On Saturday, the East Grand Rapids Community Foundation and Alumni Association will commemorate Briggs and his 50 years of coaching at the school.

Briggs took over the East Grand Rapids boys swimming & diving program for the 1972-73 season, and the girls program beginning in the fall of 1974. He has coached 102 seasons total, winning 26 MHSAA Finals championships with the girls and 12 with the boys.

Briggs has always wanted the focus to be on his teams rather than himself.

“He is not one who likes the spotlight,” retired Pioneers athletic director Tim Johnston said. “He is a very private man, but it is awesome that this group of alumni, swimmers and parents want to celebrate him.

“He is one of the best coaches I have ever had the opportunity to work with, but to be completely honest, he is a better person and more than just a coach. That is the truth.”

Past EGR swimmer Kris Ward was a member of the first girls state championship team in 1978.

“He had a huge impact on me,” Ward said. “Just from understanding hard work and dedication and being part of a team. Then following it through. He worked with a variety of people on the team and helped us to come together. It was all about life lessons, and he's teaching the kids that while still being successful.”

Briggs also coached Ward’s daughters Alex, Ashley and Abby.

“He was always about connecting with the kids,” Ward said. “My kids were all able to swim for him, and so I had that experience with him in a different way and seeing how he was with all of my girls on the team.

“He starts with connecting with one person and carries that through to make the success better.” 

Briggs, second from far left, celebrates the 2014 Lower Peninsula Division 3 championship with his girls team. Barnes, an assistant coach for the girls team the past three years, also swam under Briggs from 1984-87.

Her teams won four straight Finals championships and never lost a dual meet.

“There were high expectations for us, and despite them being unspoken, we felt it,” Barnes said. “We wanted and felt this desire to do our best on that team each year, and he instilled this culture of commitment and hard work. Every swimmer had different abilities, but he was able to tap into getting us to do our best.”

Barnes has gained a different perspective of Briggs as his assistant.

While she noted that he still displays the same traits as far as his demeanor, sense of humor, kindness and patience, his devotion to the program and his student-athletes also has never wavered.

“Coaching with him as an assistant, you see how much work and time he puts in that goes unnoticed sometimes,” Barnes said. “To maintain that level of commitment for 50 years is pretty remarkable, and he still has this presence when on the pool deck that challenges everybody to do their best. He set the same standard for everyone, and everyone on the team feels important, which I think is cool.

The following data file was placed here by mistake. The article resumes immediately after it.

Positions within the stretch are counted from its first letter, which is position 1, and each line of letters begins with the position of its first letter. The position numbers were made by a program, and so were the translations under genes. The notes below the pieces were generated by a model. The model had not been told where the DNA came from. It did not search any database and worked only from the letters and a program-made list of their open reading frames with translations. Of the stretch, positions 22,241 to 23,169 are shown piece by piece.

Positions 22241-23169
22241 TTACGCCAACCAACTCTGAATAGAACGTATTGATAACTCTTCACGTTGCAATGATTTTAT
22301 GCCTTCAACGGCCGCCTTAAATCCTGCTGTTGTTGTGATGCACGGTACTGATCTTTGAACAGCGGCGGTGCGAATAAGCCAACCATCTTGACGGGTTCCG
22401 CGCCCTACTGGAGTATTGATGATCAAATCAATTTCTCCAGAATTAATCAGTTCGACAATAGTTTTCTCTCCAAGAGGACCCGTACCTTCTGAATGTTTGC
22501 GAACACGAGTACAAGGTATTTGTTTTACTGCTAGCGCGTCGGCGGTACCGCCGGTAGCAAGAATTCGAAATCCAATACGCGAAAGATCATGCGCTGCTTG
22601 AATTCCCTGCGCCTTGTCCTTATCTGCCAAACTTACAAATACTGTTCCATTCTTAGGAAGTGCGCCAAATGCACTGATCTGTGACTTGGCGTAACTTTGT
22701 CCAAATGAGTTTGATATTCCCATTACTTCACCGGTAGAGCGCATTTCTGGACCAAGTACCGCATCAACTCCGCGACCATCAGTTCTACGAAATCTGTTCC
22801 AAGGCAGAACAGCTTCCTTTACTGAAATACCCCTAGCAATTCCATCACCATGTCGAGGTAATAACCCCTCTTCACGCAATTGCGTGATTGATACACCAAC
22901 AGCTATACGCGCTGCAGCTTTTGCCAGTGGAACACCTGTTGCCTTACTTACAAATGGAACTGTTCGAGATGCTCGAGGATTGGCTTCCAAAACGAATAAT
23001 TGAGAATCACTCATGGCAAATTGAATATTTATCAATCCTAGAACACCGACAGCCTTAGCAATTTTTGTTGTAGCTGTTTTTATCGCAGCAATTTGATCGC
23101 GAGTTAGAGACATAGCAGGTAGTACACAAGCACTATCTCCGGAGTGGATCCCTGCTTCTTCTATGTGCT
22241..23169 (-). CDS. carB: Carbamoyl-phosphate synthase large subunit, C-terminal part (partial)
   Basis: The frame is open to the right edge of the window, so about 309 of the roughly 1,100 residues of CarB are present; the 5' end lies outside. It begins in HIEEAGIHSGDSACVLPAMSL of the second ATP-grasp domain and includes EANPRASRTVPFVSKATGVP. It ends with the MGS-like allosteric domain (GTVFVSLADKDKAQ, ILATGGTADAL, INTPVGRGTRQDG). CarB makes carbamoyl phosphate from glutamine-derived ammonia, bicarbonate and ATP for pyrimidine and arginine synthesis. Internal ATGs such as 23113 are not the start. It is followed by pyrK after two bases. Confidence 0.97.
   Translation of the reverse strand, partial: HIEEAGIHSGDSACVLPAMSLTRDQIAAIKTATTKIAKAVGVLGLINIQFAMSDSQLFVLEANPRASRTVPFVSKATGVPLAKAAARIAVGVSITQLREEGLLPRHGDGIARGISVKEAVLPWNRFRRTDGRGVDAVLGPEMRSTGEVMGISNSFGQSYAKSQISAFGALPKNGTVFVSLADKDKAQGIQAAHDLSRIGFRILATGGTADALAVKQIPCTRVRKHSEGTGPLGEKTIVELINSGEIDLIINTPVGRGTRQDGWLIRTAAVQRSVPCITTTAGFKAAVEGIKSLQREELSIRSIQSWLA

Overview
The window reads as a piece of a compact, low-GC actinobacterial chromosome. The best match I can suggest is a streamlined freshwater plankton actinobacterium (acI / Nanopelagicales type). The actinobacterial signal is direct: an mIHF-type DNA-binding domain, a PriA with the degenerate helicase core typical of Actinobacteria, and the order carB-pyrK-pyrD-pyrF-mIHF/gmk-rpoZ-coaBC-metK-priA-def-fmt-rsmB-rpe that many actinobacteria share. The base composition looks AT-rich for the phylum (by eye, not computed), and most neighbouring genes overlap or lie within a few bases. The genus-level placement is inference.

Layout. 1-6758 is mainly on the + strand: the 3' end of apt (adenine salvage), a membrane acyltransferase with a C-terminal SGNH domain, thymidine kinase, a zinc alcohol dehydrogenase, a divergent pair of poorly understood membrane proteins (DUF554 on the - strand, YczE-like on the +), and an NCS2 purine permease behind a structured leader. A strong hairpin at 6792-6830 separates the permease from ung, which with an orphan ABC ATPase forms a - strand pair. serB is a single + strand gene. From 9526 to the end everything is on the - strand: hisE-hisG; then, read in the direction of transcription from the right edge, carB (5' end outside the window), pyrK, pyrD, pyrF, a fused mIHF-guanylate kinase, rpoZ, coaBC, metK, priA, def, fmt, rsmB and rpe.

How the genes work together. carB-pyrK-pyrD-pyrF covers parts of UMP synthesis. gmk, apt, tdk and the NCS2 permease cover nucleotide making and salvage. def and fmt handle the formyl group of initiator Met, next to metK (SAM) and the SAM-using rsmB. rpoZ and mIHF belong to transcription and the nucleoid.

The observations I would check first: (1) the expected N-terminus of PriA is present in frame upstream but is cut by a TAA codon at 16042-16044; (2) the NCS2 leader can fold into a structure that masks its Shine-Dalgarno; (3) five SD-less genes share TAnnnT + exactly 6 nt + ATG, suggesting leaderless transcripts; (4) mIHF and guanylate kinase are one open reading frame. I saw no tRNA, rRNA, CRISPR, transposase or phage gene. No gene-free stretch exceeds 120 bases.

“He weaves in a lot of stories and lessons from over the years and maintains traditions that I think make current teams feel like they are a part of and building onto the history.”

Briggs, who played football and ran track & field in high school, was inducted into the Grand Rapids Hall of Fame in 2009. The EGR natatorium was named after him in 2014.

Briggs, who taught at Ottawa Hills High School, has received national attention, too. In June 2020, he was named National Girls Swim Coach of the Year by the National Federation of State High School Associations (NFHS) Coaches Association. Briggs had received the same honor in 2011.

He wrote this of his coaching philosophy as part of the nomination for the NFHS girls swimming award:

“My coaching philosophy has been, and continues to be, a work in progress. I have formed relationships with hundreds of amazing young people. They have taught me life lessons in real time and real situations. As a neophyte coach, the experience revolved around winning. We worked together as a team, supported each other in and out of the pool, and won often. Thankfully, I became aware of the value within each athlete. Today, I attempt to interact with each athlete at every team activity and follow their progress in non-swimming endeavors. In short, when I removed my ego from the team's expectations and outcomes, the entire atmosphere was much more enjoyable and productive. And we are still capable of being successful. The Lord has put me in the right place at the right time.”

Ward said she expects about 200 people to attend Saturday’s celebration.

“He has impacted so many people in the swimming community, and there is something special in what he has created,” Ward said. “All of the kids on the current teams and their families will be there, as well as a lot of different generations. I also know that there will be people coming from far away.”

As far as Briggs’ future, Barnes doesn’t see him stepping down any time soon.

“I don’t really ever see him stopping,” she said. “His passion is EGR swim, and I think he will continue to be a part of the program as he can and wants to be.”

Dean HolzwarthDean Holzwarth has covered primarily high school sports for Grand Rapids-based WOOD-TV for five years after serving at the Grand Rapids Press and MLive for 16 years along with shorter stints at the Ionia Sentinel and WZZM. Contact him at [email protected] with story ideas for Allegan, Kent and Ottawa counties. 

PHOTOS (Top) Longtime East Grand Rapids swimming coach Butch Briggs, right, will be celebrated this weekend for his half-century of coaching the Pioneers. (Middle) Briggs, second from far left, celebrates the 2014 Lower Peninsula Division 3 championship with his girls team. (Top photo by Kris Ward; middle photo by High School Sports Scene.)